The Free Education Demonstration, which took place in London last Wednesday, attracted a large turnout of student protesters – around 10,000, including many Sussex students – all there for different reasons: but the unity of spirit and the common desire for an attainable goal, the abolition of tuition fees, was evident to all in attendance.
Members of the public cheered from their windows, children chanted along with us from the steps of a library as we passed: the feeling at the demonstration was of hope and progress.
Reading about it a day later, you could be forgiven for taking a completely different view. Focusing on the few arrests made, phrases like ‘violence erupts’ and ‘protest turned violent’ can be seen in the majority of mainstream articles about the demonstration, and the Daily Mail’s headline refers to the ‘rabble rousing’ speech by John McDonnell – conveniently ignoring the fact that his speech included the line ‘this will be a peaceful protest’.
As an attendee of the demonstration, and having been unlawfully kettled for more than an hour, I have to say that the violence of the protest did not come from the demonstrators themselves. The instigators in all cases I saw were the police, and the media has mostly taken only their statements into account.
We were detained for more than an hour, threatened with arrest, and told our ‘university careers would be as good as over’ if we tried to leave, and all for standing on the pavement and being young; the officers had no evidence that we were even part of the demonstration.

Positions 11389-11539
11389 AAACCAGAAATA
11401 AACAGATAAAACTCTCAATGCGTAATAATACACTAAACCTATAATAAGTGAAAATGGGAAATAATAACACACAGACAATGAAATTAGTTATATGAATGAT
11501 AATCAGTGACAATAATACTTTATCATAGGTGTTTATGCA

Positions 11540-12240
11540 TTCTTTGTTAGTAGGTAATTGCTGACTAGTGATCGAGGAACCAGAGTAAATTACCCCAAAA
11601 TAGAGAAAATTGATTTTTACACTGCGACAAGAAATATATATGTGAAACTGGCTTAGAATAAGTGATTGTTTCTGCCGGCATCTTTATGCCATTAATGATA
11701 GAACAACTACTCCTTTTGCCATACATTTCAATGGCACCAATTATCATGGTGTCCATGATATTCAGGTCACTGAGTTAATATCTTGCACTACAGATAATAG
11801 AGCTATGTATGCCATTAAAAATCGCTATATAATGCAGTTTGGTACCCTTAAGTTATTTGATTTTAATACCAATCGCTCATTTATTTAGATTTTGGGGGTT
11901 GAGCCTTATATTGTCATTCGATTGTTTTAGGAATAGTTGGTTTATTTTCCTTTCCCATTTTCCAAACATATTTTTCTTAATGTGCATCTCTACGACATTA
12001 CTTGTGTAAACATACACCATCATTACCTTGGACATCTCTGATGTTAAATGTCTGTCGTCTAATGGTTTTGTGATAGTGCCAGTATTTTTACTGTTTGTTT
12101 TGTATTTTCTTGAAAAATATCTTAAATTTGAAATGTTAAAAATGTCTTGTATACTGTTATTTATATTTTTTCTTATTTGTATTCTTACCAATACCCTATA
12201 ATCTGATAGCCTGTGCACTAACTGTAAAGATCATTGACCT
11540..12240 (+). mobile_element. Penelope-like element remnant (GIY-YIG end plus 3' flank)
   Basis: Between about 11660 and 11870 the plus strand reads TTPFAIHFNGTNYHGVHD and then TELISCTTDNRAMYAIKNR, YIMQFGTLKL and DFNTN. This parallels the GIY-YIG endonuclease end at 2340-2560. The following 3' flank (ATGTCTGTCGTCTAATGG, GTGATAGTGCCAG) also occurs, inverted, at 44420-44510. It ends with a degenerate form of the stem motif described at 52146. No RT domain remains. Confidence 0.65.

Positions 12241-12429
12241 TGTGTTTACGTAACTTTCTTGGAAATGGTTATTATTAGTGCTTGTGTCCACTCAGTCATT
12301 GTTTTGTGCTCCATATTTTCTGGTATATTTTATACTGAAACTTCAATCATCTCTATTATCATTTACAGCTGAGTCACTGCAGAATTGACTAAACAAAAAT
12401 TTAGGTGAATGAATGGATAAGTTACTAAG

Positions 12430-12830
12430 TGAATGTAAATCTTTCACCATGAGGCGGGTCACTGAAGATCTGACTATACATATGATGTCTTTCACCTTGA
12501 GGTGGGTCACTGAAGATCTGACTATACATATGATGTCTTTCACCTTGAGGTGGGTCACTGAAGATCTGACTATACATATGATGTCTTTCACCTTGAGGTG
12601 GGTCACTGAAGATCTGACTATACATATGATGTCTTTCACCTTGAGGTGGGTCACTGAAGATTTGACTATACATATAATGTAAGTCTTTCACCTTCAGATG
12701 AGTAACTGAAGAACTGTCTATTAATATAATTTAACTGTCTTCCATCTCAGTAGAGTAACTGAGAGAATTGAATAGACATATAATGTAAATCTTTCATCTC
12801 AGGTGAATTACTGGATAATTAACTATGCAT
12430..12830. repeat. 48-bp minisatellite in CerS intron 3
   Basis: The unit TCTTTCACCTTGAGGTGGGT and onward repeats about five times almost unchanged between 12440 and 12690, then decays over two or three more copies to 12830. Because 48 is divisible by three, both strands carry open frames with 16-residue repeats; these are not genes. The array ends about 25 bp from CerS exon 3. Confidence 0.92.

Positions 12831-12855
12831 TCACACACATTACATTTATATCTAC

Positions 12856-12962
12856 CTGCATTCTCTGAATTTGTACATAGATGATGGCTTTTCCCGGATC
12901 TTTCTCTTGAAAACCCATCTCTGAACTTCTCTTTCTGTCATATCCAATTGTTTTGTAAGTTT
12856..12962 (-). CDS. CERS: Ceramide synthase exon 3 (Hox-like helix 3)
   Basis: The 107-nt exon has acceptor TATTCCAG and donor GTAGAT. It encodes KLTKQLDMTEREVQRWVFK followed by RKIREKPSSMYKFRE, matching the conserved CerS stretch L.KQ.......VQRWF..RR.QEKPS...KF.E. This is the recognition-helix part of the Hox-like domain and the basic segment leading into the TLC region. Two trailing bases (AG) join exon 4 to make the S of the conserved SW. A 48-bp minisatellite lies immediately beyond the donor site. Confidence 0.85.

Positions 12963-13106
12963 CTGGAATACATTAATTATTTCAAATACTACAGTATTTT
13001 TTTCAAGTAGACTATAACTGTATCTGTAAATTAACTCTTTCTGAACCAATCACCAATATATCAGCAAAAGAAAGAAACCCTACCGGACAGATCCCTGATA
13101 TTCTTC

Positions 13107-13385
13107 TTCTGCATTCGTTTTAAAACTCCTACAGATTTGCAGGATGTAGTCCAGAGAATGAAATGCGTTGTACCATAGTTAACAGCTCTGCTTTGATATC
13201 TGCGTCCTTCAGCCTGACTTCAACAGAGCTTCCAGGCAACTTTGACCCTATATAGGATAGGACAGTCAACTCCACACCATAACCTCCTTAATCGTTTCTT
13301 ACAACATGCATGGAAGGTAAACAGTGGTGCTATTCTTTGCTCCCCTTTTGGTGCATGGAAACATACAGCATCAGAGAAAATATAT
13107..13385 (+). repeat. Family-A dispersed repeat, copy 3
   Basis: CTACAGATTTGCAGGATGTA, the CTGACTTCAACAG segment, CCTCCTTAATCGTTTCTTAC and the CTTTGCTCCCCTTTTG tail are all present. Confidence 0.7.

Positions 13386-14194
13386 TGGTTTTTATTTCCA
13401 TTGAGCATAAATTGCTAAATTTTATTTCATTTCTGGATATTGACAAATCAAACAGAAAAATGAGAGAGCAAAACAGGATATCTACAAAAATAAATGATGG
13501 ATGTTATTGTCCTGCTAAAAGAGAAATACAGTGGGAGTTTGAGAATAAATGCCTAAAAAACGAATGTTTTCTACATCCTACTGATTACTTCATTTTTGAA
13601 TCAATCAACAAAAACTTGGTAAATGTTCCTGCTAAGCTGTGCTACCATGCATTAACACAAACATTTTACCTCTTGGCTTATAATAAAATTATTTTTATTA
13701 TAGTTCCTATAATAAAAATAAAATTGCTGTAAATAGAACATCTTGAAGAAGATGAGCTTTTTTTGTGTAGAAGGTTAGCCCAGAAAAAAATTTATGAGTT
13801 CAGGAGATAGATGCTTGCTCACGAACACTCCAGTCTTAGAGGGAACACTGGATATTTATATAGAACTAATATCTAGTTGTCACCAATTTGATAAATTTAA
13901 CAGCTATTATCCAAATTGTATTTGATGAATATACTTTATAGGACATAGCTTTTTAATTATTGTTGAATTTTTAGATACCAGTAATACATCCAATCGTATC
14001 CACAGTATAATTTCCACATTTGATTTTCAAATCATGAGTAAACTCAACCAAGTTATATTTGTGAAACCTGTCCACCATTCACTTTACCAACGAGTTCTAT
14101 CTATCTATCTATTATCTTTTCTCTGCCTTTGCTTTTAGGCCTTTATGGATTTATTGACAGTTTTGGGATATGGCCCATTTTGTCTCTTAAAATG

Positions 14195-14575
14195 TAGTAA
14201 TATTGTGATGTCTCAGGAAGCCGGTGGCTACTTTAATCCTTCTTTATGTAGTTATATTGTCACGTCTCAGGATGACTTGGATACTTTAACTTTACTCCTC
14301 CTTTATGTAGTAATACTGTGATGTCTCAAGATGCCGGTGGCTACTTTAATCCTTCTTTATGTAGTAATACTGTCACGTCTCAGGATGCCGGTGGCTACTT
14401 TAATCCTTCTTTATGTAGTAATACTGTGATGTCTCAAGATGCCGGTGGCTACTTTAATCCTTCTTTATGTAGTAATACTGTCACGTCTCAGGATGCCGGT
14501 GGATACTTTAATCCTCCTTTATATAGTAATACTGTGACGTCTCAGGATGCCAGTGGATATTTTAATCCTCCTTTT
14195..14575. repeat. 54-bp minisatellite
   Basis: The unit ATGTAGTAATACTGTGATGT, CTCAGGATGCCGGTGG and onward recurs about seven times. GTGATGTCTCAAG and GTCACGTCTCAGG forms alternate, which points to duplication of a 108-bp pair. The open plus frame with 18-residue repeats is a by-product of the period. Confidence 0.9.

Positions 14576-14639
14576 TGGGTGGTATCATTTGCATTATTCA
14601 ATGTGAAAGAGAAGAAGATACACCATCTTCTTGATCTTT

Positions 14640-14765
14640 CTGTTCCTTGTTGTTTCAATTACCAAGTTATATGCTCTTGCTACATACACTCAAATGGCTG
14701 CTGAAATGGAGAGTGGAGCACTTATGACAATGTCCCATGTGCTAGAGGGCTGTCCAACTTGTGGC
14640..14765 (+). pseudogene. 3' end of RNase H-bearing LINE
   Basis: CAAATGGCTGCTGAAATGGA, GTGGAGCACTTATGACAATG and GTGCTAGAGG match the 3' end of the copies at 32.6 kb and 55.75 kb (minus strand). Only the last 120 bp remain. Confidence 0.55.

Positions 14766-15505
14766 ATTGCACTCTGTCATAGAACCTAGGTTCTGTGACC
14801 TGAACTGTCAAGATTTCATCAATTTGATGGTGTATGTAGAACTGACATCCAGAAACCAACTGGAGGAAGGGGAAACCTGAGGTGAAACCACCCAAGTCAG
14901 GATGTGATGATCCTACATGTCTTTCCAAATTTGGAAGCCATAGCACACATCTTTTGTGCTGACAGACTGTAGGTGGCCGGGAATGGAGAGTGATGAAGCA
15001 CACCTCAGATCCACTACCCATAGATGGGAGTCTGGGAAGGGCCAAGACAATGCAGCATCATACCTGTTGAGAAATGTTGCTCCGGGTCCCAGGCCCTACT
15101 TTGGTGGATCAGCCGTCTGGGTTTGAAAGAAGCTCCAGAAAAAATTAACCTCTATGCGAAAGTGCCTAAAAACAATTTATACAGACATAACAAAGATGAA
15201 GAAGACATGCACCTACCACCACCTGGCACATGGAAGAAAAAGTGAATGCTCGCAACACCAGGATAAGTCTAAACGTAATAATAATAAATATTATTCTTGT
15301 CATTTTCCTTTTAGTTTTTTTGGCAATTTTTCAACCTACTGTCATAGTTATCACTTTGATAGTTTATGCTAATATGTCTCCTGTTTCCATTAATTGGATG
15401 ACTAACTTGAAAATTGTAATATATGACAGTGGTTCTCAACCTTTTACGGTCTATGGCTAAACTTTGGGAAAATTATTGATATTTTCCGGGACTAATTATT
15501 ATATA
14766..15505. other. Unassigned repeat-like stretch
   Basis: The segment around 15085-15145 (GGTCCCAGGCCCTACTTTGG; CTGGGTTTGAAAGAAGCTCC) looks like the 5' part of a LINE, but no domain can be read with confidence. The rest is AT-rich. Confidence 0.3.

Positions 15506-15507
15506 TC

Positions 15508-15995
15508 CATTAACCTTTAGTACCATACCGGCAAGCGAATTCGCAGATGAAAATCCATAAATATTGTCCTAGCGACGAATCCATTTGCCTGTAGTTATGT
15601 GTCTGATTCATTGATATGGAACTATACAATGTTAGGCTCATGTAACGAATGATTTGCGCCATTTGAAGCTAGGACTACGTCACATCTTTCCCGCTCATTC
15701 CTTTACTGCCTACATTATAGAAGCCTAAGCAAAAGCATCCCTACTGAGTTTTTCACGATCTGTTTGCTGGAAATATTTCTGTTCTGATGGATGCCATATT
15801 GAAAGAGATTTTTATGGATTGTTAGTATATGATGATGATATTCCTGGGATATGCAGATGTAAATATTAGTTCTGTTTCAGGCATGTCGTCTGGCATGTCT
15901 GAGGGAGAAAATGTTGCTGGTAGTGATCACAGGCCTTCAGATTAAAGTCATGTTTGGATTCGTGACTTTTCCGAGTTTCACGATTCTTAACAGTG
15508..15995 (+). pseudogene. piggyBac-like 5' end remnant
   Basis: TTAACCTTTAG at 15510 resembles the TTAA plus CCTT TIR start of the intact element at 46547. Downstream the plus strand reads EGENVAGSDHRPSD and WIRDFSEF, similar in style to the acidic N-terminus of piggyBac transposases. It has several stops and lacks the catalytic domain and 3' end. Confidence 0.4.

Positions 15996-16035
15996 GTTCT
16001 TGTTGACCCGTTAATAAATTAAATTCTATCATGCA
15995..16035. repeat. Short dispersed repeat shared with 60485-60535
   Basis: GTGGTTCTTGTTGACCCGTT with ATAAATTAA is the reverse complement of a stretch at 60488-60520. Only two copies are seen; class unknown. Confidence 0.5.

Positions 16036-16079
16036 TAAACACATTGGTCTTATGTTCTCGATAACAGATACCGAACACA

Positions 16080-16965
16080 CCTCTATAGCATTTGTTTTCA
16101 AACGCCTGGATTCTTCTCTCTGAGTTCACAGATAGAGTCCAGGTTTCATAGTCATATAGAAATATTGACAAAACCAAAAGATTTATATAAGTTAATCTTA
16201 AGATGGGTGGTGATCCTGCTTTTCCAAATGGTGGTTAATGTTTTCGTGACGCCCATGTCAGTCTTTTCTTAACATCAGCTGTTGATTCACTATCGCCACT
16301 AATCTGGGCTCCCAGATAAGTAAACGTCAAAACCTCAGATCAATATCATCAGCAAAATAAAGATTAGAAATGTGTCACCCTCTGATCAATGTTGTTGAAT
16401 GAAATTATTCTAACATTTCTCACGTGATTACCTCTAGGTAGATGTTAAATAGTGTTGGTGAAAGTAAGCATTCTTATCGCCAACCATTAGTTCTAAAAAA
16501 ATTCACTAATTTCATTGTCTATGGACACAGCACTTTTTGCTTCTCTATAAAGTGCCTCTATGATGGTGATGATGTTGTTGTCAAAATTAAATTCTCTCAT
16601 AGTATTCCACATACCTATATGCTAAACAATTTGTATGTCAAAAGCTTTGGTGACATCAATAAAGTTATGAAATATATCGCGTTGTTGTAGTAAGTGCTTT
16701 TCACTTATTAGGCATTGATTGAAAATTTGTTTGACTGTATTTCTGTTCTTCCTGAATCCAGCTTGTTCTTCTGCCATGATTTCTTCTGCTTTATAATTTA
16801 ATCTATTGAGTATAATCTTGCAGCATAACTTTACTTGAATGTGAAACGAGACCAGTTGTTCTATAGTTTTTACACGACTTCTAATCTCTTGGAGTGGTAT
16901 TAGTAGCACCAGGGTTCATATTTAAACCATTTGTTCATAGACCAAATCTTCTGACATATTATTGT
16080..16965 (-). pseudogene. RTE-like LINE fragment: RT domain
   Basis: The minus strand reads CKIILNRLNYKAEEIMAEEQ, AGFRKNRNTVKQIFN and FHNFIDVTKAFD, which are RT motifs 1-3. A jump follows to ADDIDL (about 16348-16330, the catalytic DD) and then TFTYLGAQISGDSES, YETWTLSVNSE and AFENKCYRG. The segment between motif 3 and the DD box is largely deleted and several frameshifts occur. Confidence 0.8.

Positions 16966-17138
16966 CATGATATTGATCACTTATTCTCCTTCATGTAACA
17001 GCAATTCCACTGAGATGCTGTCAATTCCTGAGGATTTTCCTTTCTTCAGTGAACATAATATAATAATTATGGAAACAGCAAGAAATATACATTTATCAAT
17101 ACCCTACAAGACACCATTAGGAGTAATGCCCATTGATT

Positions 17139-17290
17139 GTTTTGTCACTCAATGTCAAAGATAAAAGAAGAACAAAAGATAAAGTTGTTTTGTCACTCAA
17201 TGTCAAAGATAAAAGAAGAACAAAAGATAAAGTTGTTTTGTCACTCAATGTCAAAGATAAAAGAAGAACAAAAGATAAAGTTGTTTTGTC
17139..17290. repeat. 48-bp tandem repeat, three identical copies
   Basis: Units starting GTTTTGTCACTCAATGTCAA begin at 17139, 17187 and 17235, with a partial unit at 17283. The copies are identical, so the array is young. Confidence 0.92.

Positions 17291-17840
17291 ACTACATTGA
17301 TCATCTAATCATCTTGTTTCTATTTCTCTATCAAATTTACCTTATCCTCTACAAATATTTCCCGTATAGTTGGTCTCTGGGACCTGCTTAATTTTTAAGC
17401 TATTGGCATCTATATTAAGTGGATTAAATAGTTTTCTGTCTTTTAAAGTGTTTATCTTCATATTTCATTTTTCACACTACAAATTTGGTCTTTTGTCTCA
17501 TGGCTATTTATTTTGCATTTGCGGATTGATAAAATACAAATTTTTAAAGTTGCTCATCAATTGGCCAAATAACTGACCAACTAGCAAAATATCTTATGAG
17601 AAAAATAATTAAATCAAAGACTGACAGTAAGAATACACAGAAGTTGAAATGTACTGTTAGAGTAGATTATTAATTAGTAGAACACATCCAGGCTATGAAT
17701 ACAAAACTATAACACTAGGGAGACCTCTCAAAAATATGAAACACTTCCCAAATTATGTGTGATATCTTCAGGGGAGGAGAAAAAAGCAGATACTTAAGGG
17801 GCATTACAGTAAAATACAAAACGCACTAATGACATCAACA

The question that needs to be asked then is why students, and student protests, are automatically assumed by police, media and the public to be violent and unreasonable.
The Free Education demonstration was an organised event, with a route that was given to the police ahead of time, event coordinators leading the march, and enough backing and organisation to get members of the shadow cabinet marching alongside us. Despite this, the march was disrupted halfway through – not with violent outbursts from members of the procession, but with a police blockade which separated the protesters into two groups and made it impossible to stick to the scheduled route, as all the coordinators who knew it were busy trying to ensure the event even continued.
When police began to run in front of us in an effort to block us off again after the “black block” of anarchists broke through their line, we were forced to run to keep ahead of them, losing the organisers of the event in the confusion and being driven off the route by the police.
The fact that police then used the confusion that they created to justify kettling members of the protest who were on the wrong roads shows, to me, that it was a strategic move used to disrupt and victimise a protest that they felt shouldn’t be occurring – and the only reason I think they would take these actions is because it was a student demonstration.
It may sound like conspiracy theory, but what other reason could there be? The fact that the police themselves disrupted an organised event that had every legal right to take place – and were able to get away with this in every sense despite acting in ways the law does not permit – while the media still sided against students is testament to the deep distrust and antagonistic attitude Britain currently holds against students trying to make their voices heard.
I have no doubt that the police presence, with one police officer to every 5 protesters, was only so huge because the demonstration was primarily students. I also cannot think of a single reason why they would have two helicopters flying above us, almost throughout the entire demonstration, when they cost £75,000 an hour, other than because they expected – or would make sure – it would turn violent.
It seems like the odds in this country are hugely stacked against student protest, and without it, students are made voiceless, which is perhaps exactly the intention.
Image: Summer Dean